First Watch: Gwenno, 'Patriarchaeth' Is the Pipettes singer shattering her own image, an oppressive social system or both?

Gwenno, 'Patriarchaeth'


Gwenno Saunders is a broken woman in her latest video, "Patriarchaeth," but not in the ways you'd expect. The Pipettes singer and keyboardist, who performs electropop solo work under her first name, used digital and manual techniques to create the video with English artist Ian Watson. Gwenno told NPR

The video was made using a variety of lo-fi methods of manipulation including chewed-up VHS tapes and the randomised erasure of digital memory.

The end result is a bright, fragmented piece of visual art that matches "Patriarchaeth" both in technology and message. The song sounds digitized but fuzzy, like an old gaming system with dust in the console. For those that remember both dusty consoles and broken VHS tapes, these images and sounds will be immediately evocative. On top of that is Gwenno's smooth, light voice. It seems to breeze above the rest of the music, but is actually outlining (in her native Welsh) a deconstruction greater than any glitchy music or mirror image.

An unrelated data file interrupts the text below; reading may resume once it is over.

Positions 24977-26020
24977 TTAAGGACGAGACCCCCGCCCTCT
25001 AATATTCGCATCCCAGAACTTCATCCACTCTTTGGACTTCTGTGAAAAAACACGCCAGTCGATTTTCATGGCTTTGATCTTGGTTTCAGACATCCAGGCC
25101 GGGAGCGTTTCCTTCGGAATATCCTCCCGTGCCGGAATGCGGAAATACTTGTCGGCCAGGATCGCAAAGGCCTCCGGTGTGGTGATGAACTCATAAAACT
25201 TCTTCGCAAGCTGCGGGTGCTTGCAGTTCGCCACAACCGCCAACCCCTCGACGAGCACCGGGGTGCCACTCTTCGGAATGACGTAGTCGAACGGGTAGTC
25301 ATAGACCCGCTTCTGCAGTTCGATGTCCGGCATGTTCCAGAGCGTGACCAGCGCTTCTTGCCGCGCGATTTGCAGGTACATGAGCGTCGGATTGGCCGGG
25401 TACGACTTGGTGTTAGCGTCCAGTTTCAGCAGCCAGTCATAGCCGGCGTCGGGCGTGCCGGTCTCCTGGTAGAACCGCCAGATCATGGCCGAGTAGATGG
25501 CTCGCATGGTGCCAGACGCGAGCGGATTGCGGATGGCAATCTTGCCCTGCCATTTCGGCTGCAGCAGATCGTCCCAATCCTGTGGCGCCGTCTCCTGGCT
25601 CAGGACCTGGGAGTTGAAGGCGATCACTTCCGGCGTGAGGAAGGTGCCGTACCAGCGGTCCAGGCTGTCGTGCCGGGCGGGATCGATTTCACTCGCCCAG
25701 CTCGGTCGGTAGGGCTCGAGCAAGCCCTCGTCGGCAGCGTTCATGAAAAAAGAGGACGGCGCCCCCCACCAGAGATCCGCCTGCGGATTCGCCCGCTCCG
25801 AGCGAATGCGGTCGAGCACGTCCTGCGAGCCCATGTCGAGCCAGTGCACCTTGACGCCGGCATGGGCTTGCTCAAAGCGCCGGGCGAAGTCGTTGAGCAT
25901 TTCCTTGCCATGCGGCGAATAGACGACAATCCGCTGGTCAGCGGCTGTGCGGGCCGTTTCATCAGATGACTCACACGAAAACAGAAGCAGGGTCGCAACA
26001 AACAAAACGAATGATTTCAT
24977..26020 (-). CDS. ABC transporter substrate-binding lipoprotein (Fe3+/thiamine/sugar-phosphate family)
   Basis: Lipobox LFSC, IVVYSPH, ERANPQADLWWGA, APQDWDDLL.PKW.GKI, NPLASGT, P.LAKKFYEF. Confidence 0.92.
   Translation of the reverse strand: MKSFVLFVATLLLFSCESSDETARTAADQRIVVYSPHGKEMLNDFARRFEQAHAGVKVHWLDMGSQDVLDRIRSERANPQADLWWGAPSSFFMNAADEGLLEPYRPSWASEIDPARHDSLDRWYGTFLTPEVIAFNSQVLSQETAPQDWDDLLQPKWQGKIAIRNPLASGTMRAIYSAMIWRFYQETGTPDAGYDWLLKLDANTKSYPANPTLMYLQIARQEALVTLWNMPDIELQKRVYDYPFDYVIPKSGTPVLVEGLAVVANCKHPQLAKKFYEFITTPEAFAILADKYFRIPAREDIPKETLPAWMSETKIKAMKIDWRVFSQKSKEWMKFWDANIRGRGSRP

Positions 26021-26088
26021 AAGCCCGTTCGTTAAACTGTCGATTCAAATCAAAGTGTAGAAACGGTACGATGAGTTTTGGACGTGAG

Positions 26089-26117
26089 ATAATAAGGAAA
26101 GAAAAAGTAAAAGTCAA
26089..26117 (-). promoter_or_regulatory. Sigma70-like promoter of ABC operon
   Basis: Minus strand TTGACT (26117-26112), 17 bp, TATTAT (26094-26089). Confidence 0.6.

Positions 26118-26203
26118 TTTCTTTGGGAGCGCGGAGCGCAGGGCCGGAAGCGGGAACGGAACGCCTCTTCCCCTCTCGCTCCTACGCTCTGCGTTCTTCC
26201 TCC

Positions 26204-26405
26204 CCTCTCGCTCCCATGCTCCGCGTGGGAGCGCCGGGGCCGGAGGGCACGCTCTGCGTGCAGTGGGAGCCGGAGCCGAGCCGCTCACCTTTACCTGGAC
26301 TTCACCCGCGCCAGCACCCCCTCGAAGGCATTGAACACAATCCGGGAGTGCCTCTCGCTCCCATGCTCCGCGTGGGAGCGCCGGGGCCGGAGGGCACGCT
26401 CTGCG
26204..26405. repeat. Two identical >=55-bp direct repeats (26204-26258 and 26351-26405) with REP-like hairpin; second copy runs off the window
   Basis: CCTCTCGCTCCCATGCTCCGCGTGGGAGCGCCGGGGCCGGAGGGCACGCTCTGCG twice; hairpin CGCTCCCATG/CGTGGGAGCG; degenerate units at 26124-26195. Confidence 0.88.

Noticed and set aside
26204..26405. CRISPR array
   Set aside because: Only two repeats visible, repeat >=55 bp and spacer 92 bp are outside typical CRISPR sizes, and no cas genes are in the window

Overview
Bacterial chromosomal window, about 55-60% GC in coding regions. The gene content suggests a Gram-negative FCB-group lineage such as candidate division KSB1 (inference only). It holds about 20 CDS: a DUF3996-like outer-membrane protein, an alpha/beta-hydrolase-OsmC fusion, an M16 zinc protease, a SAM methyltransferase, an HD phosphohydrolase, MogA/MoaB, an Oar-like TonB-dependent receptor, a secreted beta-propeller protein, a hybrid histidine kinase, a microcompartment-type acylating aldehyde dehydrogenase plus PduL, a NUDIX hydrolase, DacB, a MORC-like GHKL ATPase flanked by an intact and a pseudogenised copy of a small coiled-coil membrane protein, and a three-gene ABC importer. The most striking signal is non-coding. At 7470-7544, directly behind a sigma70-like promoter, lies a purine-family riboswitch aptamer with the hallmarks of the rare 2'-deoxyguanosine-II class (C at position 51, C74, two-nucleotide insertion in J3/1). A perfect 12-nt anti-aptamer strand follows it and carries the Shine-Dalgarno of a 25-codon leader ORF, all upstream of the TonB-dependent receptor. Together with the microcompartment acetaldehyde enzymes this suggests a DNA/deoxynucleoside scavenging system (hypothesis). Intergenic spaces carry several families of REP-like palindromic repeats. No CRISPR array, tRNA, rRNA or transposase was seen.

Gwenno wrote in an email that her aim with "Patriarchaeth" was to "express what sexism feels like for a woman living in a patriarchal society," particularly in a small community like Wales that "can at times fall into an even more conservative and narrow view of gender roles." The song's chorus translates to "Patriarchy / And your soul is under siege." Criticism of social oppression is a heavier message than video game music and light, poppy vocals might imply, but is illustrated perfectly by a video that uses destruction as the basis for new creation.